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Entries in visual art (2)


Then And Now

When I saw this antique map reproduction, I knew I had to have it.

First off, it’s gorgeous. The clean lines, the pure geometric, the sharply contrasting lights and darks: all of these speak to my aesthetic sense.

Also, I’ve been there, back in the summer of 2006 with Gwen and three of our friends. We walked almost the whole width of this map, crossing the river and strolling along the waterfront before hiking up to the cathedral square. We ate there, at a crêperie in a building that’s on this map. The city as it’s shown is a bit different than when we were there, but I suppose that’s what the passage of a century and a half will do.

And that’s what grabs me most about the map: This is Geneva, the home of the Red Cross, the European headquarters of the United Nations, the so-called “Peace Capital” of the world — and the map is dominated by massive Vauban-style fortifications. Part of this attraction is personal irony: On that trip six years ago, after a particularly long and hot day of travel, there was almost a fight between members of our own group in front of the International Red Cross & Red Crescent Museum. We’d miscalculated how long it would take to get there, so it was closed when we arrived, which led to a flaring of tempers that was not helped by our hot and slightly dehydrated states. Fortunately, by the time we’d finished our meal at the aforementioned crêperie, all was forgiven.

But the irony works at the level of the city as well. We tend to see things at this scope as largely unchanging, thinking that places and cities always express the same ideas and values, even if the way those are expressed change over time. We forget that Switzerland was home to some of most intense religious struggles of the Protestant Reformation, that modern Germany and Italy were largely constructions of the mid-19th Century, and that for the first half of the Twentieth Century there was considerable open space and distance between Los Angeles and Pasadena (as Raymond Chandler fans will realize). Maps like remind me that the more things stay the same, the more they change.

Or something like that.


Private Key Art

Gwen and I managed to catch the Picasso and Braque exhibit at the Santa Barbara Museum of Art the day that it closed. The exhibit, comprising a double dozen prints and half that many paintings executed by the pair between 1909 and 1912, explores the beginnings of Analytic Cubism. Picasso and Braque worked closely together — often side-by-side — during this period, and the exhibit explores their similar, though not identical, explorations of the boundaries of art.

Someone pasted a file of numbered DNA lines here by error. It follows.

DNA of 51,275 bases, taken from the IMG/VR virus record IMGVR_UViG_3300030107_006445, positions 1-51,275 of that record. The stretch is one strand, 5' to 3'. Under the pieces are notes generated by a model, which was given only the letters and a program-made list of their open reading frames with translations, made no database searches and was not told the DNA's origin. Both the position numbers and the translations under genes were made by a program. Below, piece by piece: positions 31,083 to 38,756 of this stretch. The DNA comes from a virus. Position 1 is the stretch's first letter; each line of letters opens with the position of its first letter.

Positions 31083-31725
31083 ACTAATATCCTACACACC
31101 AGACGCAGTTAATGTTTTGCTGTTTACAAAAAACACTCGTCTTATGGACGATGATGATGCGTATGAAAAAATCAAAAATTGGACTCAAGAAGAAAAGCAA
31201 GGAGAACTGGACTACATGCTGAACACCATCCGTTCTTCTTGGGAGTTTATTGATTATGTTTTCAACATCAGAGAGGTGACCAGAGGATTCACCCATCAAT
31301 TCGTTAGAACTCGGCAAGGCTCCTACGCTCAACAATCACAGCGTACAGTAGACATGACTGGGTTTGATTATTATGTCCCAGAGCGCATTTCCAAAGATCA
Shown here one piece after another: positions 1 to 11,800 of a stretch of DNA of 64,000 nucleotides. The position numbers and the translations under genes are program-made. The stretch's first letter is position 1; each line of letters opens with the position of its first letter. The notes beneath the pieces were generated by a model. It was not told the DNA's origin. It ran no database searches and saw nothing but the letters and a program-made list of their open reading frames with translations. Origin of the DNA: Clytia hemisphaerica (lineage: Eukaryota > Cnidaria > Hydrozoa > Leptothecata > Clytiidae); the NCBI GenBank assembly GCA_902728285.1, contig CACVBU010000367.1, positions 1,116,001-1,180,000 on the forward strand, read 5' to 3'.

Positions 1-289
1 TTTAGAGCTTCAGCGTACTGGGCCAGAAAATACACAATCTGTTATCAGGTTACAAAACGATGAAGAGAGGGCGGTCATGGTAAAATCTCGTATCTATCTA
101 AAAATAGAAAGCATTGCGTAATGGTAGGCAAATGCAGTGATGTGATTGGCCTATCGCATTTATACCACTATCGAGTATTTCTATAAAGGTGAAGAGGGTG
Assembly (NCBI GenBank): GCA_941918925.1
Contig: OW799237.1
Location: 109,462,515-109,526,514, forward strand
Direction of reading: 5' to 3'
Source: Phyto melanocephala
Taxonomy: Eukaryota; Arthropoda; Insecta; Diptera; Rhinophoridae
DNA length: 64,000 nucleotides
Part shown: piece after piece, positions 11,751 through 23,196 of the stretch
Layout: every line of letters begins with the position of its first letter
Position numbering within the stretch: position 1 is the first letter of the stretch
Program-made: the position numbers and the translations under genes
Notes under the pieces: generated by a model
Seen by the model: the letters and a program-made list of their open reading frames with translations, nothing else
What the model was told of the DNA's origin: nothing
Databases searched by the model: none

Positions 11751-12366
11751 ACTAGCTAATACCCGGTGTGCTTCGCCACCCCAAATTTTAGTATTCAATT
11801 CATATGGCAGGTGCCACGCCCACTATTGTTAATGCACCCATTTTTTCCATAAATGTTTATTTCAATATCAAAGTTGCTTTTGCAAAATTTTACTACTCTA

Talking about it afterwards, Gwen and I agreed that the best way for us to take in Cubist works is to not think about the original objects the artists were looking at. When we do that, we inevitably try to reassemble the work into those objects, which is usually an exercise in futility. (That’s not always true, as several of Braque’s prints involving bottles of Bass demonstrated.) I remarked at one point that the Cubist style is a kind of “artistic cryptography”: You can’t recover the original without having the key.

Other thoughts:

  • I’m not sure why, but I liked Braque’s pieces in this exhibition a little better than Picasso’s.
  • There’s something about the way they both reduced forms to sharply-defined areas of color and texture that led to a preponderance of pyramidal shapes in these works.
  • Their primary choices of subject material (cafe still-lifes) make me think how nice it must have been to hang around in cafes being artistic all day.
  • The layout of the exhibit itself was a bit Cubist, though perhaps unintentionally so. There was no route through the gallery that created a single, coherent narrative. Perhaps we were supposed to simply absorb the whole from different angles.